289. Telegram From the Embassy in the Soviet Union to the Department of State1

7232. Subject: U.S.-Soviet Talks on Conventional Arms Transfers. Ref: (A) State 80818,2 (B) Moscow 6771.3

1. The Embassy has the following comments and views on the coming CAT talks set for Helsinki May 4. Our observations of last December on the Soviet approach in the first round4 seem in general to remain valid for Helsinki. We continue to think that the cautious and conservative approach of the Soviets will remain unchanged.

2. The evidence seems to indicate that the Soviets consider the current stage of the talks to be only exploratory. To underline this they have pointedly suggested that the talks be referred to as consultations and not “working group” discussions. (Mendelevich on April 4 also questioned the use of the term “working group” for the CAT talks.) Furthermore, the thrust of Mendelevich’s remarks on April 4 showed that the Soviets still have doubts that U.S.-Soviet cooperation on CAT can be fruitful. He claimed that a final decision to continue with the talks cannot be made until after the conclusion of the next round. We would estimate, therefore, that although the Soviets will, as Mendelevich indicated, take the lead in Helsinki, they will not go so far as to elaborate a series of specific proposals.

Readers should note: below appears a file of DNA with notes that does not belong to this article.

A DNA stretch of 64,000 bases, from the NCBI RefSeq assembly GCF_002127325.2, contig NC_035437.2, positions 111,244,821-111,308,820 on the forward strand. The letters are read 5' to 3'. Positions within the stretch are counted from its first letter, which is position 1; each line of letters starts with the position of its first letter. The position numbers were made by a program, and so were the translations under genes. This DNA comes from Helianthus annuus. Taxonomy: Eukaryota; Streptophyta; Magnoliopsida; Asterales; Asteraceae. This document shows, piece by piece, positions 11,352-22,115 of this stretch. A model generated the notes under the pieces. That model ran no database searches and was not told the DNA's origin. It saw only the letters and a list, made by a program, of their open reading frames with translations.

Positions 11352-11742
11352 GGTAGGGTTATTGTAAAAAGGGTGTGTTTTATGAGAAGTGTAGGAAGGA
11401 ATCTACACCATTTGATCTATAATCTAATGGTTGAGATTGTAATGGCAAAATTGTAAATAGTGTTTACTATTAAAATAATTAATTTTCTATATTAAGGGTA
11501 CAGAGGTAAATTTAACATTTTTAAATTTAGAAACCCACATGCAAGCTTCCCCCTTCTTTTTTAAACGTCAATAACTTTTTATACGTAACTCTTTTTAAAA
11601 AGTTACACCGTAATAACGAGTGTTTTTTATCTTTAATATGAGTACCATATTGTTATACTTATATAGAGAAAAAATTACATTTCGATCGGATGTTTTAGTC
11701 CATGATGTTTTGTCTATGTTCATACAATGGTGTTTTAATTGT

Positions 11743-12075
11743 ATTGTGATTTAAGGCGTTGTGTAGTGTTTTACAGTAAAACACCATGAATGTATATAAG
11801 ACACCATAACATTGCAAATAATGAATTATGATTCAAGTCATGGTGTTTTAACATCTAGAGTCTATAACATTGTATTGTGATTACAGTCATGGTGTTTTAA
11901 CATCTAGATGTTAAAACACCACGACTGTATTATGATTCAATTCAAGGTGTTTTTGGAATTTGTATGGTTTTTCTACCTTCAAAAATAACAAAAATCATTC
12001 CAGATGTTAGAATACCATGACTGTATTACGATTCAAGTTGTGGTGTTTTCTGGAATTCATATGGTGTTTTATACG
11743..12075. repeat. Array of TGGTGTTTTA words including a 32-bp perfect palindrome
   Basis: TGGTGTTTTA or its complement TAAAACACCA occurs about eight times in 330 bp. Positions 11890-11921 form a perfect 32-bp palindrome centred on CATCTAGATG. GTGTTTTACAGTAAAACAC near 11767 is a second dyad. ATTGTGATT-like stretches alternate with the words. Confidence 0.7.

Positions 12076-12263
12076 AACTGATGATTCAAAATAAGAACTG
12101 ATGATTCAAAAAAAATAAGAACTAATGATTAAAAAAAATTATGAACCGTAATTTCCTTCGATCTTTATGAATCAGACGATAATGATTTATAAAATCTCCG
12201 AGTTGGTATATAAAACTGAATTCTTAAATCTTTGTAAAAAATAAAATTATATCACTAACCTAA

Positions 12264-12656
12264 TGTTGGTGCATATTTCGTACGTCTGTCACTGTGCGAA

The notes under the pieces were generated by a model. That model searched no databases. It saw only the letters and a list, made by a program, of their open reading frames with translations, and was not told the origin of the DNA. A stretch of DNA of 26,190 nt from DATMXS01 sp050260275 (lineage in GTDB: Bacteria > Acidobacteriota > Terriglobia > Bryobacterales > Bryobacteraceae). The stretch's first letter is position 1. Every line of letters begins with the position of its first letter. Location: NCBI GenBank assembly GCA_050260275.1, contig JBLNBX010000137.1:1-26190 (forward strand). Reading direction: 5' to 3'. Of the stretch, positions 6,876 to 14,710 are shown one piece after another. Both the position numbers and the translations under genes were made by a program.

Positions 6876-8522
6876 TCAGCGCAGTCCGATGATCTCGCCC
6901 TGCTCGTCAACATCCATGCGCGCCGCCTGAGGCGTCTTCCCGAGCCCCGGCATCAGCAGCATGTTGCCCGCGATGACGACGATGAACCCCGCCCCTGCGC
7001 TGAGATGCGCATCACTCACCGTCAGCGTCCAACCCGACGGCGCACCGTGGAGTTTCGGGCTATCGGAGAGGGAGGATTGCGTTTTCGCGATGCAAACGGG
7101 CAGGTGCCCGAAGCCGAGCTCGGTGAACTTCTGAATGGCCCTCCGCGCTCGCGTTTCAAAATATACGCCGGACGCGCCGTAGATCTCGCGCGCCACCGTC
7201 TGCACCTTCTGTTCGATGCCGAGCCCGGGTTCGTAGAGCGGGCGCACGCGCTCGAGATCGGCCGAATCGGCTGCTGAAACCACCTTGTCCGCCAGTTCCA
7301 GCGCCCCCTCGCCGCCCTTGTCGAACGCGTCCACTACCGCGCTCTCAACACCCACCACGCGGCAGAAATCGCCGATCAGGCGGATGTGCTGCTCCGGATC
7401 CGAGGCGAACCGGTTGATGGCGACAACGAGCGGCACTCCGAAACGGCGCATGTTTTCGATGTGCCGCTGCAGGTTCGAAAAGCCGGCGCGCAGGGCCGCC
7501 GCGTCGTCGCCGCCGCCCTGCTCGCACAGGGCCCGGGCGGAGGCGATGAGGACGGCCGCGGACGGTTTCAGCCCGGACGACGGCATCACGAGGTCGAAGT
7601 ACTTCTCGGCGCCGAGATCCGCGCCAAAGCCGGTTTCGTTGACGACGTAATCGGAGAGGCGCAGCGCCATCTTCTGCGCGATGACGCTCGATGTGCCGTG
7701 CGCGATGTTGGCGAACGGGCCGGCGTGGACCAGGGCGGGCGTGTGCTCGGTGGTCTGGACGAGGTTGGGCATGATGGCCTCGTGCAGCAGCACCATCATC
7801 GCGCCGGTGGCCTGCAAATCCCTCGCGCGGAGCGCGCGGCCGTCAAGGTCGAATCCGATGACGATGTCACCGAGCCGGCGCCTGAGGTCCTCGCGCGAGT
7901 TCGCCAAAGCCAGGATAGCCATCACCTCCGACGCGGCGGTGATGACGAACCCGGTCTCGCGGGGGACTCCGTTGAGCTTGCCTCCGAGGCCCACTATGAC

3. Khlestov’s few substantive comments in December and Mendelevich’s remarks indicate that they will instead press hard on the question of those political principles which ought, in their view, to govern the transfer of arms. In this respect we see the “legal” approach of Khlestov as continuing with Mendelevich. He will likely argue that the “principles” are paramount and that they must be treated before deciding whether and how to control transfers. While this is very thin [Page 715] gruel for the coming session, Mendelevich is capable of spreading it over the four days of talks with questions and comments on the U.S. approach completing his contribution to the session. Clearly the Soviets are not in a great hurry to make progress, although they will make every effort to avoid appearing to be the brake on the talks.